Wednesday, 7 May 2014

Uglies by Scott Westerfeld

Everybody gets to be supermodel gorgeous. What could be wrong with that? 

I took the risk and went back into the Dystopian genre for a book that since it's re-cover has really intrigued me.

The story revolves around Tally. We meet her when she is still an Ugly, she is yet to have the operation that will turn her Pretty. I must admit the concept is a handful. Society has deemed that to ease violence and aggression they will perform an operation on teenagers at 16 which will turn them Pretty. The operation itself is pretty hard-going and sounds pretty ridiculous and would probably be more likely to kill a person then make them beautiful but the operation is just a means to an end in the story. Tally desperately wants to be Pretty. She has been dreaming of what she will look like for so long that when her new friend Shay tells her she is running away because she doesn't want to be a Pretty she is gob-smacked. Her sadness for the loss of her friends is huge but she doesn't realise that this could spell the end of her chances of becoming Pretty as well. Manipulated by the sinister Specials she is sent to follow Shay and help locate the other resistors. If she doesn't then she will never get the chance to become a Pretty. What she discovers however, may change her mind about something she has desired for so long.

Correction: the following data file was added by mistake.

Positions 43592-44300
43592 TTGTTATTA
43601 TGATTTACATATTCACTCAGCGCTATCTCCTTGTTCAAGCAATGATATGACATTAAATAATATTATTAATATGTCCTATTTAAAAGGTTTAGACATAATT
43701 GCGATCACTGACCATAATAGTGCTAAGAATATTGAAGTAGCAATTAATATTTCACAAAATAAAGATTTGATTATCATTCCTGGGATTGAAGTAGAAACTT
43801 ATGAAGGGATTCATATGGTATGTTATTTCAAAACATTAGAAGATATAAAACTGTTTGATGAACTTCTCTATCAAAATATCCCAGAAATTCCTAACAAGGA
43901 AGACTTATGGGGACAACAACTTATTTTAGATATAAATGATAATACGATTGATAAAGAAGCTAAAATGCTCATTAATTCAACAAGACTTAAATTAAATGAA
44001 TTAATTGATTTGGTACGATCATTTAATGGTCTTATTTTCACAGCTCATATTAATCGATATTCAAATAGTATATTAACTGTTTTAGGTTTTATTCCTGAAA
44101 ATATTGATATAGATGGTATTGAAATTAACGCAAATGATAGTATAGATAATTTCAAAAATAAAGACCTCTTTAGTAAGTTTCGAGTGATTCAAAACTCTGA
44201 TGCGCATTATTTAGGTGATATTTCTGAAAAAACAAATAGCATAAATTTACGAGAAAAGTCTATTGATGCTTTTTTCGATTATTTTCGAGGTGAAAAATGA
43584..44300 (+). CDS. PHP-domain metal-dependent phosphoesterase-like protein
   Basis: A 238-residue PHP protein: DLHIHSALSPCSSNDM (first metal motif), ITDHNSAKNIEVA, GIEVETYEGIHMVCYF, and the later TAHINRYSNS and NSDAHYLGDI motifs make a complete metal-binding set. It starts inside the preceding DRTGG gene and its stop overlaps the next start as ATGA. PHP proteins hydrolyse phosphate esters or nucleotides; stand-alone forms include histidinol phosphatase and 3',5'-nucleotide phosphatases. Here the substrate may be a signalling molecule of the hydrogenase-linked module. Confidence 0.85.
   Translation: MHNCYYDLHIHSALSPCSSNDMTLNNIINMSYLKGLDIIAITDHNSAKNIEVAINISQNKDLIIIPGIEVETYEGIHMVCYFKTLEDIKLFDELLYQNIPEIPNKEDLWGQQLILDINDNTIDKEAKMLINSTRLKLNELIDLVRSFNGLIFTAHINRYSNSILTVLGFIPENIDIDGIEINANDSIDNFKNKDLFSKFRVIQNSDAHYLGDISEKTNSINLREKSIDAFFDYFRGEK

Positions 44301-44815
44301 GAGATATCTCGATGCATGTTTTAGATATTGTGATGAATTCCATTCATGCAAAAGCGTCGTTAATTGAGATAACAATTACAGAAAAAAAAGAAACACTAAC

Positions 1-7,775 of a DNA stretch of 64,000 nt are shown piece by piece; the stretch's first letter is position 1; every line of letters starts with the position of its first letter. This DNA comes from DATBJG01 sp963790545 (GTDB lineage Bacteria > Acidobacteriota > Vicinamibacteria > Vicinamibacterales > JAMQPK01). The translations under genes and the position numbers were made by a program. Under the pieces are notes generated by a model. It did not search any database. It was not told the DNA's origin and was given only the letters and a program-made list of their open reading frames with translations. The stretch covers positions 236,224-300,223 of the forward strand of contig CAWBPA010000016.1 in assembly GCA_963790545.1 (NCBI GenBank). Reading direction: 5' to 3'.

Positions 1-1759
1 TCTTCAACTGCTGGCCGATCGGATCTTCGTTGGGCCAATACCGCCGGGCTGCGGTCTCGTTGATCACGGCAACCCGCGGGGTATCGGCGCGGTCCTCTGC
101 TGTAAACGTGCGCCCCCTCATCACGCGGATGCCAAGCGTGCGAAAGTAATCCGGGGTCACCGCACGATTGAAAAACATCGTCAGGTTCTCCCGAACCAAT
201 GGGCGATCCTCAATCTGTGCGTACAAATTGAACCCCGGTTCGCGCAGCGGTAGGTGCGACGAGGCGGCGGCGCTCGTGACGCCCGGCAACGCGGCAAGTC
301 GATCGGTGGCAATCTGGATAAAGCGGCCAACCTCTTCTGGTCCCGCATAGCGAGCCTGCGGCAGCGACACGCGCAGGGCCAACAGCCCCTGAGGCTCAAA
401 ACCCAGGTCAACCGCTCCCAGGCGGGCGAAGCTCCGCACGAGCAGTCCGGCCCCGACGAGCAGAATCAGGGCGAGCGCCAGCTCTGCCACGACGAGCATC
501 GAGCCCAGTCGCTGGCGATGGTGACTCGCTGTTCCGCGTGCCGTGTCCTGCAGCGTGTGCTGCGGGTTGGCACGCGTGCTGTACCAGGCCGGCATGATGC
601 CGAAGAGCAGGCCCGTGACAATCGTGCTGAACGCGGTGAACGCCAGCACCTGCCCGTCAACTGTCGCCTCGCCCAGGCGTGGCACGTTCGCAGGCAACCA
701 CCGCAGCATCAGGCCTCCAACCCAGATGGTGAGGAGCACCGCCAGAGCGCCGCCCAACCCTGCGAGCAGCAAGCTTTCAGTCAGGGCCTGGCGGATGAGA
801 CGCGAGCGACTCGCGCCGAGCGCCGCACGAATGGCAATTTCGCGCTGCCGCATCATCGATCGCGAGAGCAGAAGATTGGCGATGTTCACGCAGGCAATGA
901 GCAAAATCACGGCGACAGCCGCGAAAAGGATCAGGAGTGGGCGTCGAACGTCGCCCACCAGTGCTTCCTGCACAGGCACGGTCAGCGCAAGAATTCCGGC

It's another oppressive society and it is far-fetch one and I was not a huge fan of Tally as a character. For me she was very fickle and just seemed to flit from one dream to another without a lot of thought. However, I was intrigued by the idea of society dictating what is Pretty and what they really did to people through the Pretty operation. A science-fiction dystopian story that made me need to read the next in the series even though I wasn't sure if I liked the characters I did still enjoy the book. One thing that grated on me and might bug other readers was the use of 'slang' so constantly that it got to a point of annoyance. Referring to something as 'Bubbly' drove me a bit mad and it does get worse in the second book.

I would recommend this for readers who have struggled to get into the Hunger Games but really want some easy to read Dystopian fiction. If you get passed the little niggles with the characters and language then it has actually got some really good concepts and science fiction material in there you just have to brush off the other elements.

A younger reader dystopian story that has a unique concept

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